I recently read an excellent book entitled “Extreme Ownership: How US Navy S.E.A.L.s Lead and Win” by Jonko Willink and Leif Babin. The authors explain lessons learned in combat that they adapted for teaching corporate clients in their leadership-consultancy firm, Echelon Front.

Willink tackles war, leadership, business, jujitsu, and life. One thing I took away from the book was that Navy S.E.A.L.s are all about discipline. He explains some many pitfalls soldiers deal with, and many of these battles mirror the battles in which law enforcement is engaged today.

Jocko says one of the biggest hurdles to overcome is NOT being lazy and executing little daily task, citing this lesson as a big part of his success.  Get up, show up, and do.

He explained; “If I worked out only when I felt good I would be an out of shape slob! There are many days when I do not want to eat right, go to the gym, or get up at the crack of dawn, but I am disciplined.”

 

DISCIPLINE SETS DIRECTION

People who are enormously successful go; they push through, no excuses. The benefit of discipline is getting things done and programming your body, mind, and spirit.

 

Discipline is a path to creativity. Many officers I know are masters of exercising creativity. Being part of a three-ring circus inspires creativity. You become comfortable with chaos, familiar with the disorder of drug addicts, continuous lies from criminals. People lie to you daily. Officers become very creative in how they do their job

Artists and athletes need discipline to succeed; officers are no different. Every day they are on a stage, every encounter recorded.

The best officers are well disciplined in:

  • Juggle family and work, in that order
  • Time management
  • Train physically
  • Train mentally
  • Conscious eating
  • Ability to unwind and rest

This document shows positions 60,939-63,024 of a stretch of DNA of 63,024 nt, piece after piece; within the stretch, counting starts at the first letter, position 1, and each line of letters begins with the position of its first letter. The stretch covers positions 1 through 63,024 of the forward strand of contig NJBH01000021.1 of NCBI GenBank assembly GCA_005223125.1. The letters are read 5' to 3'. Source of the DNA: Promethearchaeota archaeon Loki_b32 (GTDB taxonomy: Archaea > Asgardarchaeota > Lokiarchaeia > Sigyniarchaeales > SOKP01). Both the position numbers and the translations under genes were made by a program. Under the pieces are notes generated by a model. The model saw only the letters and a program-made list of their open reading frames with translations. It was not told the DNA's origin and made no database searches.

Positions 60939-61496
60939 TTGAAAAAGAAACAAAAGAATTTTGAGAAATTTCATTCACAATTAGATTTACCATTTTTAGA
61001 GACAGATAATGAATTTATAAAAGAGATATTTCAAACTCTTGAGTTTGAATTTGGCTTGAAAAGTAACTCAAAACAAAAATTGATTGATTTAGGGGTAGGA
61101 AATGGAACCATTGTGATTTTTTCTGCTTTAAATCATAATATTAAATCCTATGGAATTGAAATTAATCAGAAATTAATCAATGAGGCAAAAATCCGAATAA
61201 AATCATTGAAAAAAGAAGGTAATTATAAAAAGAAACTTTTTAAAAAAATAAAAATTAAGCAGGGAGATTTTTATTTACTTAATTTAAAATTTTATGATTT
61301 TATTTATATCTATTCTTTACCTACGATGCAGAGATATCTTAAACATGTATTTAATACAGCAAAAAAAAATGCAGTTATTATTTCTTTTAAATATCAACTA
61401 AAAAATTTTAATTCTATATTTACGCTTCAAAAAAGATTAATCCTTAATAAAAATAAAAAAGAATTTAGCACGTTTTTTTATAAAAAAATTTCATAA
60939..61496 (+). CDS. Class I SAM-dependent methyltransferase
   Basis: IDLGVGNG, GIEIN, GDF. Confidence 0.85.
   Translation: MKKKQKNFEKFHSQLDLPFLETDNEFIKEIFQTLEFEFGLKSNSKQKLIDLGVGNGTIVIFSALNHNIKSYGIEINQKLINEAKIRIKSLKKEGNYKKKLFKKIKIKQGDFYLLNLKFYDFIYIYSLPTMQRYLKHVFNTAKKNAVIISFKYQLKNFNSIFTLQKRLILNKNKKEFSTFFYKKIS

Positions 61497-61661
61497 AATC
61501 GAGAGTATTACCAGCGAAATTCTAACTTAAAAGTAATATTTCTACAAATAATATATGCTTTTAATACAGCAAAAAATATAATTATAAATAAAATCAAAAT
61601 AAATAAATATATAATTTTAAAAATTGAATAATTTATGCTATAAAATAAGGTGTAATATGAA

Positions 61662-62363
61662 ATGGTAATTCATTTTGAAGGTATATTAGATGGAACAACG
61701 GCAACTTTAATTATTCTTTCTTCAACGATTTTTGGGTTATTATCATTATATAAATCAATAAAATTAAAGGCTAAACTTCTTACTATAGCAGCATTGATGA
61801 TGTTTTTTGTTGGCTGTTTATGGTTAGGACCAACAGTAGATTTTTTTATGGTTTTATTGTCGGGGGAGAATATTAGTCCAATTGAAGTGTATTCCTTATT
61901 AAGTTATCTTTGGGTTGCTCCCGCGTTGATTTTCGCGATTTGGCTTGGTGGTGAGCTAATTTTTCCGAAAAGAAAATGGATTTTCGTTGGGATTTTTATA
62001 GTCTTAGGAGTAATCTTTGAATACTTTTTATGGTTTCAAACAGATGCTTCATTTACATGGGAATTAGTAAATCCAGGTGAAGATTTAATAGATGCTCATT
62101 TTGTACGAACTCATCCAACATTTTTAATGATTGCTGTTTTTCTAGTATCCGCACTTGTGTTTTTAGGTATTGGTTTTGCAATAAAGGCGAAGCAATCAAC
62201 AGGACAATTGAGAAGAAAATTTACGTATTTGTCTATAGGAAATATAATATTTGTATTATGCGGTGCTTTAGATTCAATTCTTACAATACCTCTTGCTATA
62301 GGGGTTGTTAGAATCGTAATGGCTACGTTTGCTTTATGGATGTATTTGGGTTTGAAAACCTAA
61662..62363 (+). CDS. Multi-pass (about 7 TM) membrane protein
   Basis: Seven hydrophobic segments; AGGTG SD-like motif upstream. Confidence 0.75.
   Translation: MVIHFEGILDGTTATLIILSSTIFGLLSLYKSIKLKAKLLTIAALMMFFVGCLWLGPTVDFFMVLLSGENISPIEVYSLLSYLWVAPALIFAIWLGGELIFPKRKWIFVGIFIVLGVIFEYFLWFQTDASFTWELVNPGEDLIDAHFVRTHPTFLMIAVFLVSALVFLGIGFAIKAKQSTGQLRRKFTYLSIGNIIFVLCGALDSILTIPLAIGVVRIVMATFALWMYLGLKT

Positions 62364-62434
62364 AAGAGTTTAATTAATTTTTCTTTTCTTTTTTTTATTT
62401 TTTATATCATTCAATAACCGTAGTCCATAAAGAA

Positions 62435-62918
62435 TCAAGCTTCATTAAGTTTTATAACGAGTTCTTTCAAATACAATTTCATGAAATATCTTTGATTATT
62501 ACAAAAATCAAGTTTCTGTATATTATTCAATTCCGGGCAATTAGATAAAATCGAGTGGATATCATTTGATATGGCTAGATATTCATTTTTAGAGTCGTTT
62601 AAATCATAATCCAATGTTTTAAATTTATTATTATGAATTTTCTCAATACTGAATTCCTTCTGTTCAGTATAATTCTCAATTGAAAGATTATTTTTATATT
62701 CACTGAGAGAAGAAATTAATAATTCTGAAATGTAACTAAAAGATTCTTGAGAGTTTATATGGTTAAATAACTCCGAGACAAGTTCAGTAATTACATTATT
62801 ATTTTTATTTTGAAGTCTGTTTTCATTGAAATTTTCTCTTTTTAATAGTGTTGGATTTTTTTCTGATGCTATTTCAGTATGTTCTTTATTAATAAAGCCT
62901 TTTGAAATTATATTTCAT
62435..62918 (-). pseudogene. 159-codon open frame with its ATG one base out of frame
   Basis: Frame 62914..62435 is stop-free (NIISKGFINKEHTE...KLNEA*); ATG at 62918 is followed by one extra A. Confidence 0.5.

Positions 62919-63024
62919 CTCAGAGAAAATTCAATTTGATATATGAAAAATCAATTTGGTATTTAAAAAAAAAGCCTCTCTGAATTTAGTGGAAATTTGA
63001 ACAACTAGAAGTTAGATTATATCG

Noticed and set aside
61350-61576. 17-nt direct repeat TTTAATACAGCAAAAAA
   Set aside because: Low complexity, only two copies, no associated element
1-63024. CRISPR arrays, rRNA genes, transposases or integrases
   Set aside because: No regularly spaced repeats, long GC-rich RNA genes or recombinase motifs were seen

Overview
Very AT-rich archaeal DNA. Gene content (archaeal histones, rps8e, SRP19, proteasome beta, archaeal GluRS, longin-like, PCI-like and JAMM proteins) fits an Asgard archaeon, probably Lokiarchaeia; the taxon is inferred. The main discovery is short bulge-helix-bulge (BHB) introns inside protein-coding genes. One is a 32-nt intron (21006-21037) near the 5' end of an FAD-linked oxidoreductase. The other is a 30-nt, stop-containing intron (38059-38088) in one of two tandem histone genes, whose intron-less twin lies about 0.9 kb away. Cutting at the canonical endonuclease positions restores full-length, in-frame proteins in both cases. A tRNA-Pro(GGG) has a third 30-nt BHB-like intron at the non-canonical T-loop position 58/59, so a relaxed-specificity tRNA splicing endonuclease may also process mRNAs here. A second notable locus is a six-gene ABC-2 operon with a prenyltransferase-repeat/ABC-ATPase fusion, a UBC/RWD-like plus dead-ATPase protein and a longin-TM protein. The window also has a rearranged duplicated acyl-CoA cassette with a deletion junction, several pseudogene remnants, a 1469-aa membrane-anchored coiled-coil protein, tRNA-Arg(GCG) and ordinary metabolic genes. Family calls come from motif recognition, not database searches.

• NOT identifying as “a cop”
  • Have healthy hobbies
  • Report writing
  • Wake up with a purpose

Strive to overcome resistance to these disciplines. We must use a bit of time daily for planning and a few moments to review the day. With priorities clearly set, it is easier to tackle each task calmly and energetically. Thomas

Edison once told a young man who asked for advice on how to work more effectively: “Never look at your watch”. Put distractions away.

 

STARTING SETS THE TRAJECTORY

One thing I have learned, how I wake up defines, in large measure, the remainder of my day. Start the day waking up without hitting the snooze button. That will be the first battle you win!

Take satisfaction in the little things. Remind yourself, “This Is What I need to do!”  We accomplish what we set out to do through effort and discipline. You can’t just want to succeed. You have to plan and prepare for the worst.

You will get disrupted often. You need to prepare for these moments by constructing triggers that awaken your motivation. Everyone can do better with self-discipline. Make it simple, yet keep it within reach.

Winners act like winners before they start winning. If you’re not performing like a winner today, you won’t be a winner tomorrow. Let me know how it goes – i.e. how soon you start winning.

 Remember:  At the bottom line, it’s all about saving just ONE life.

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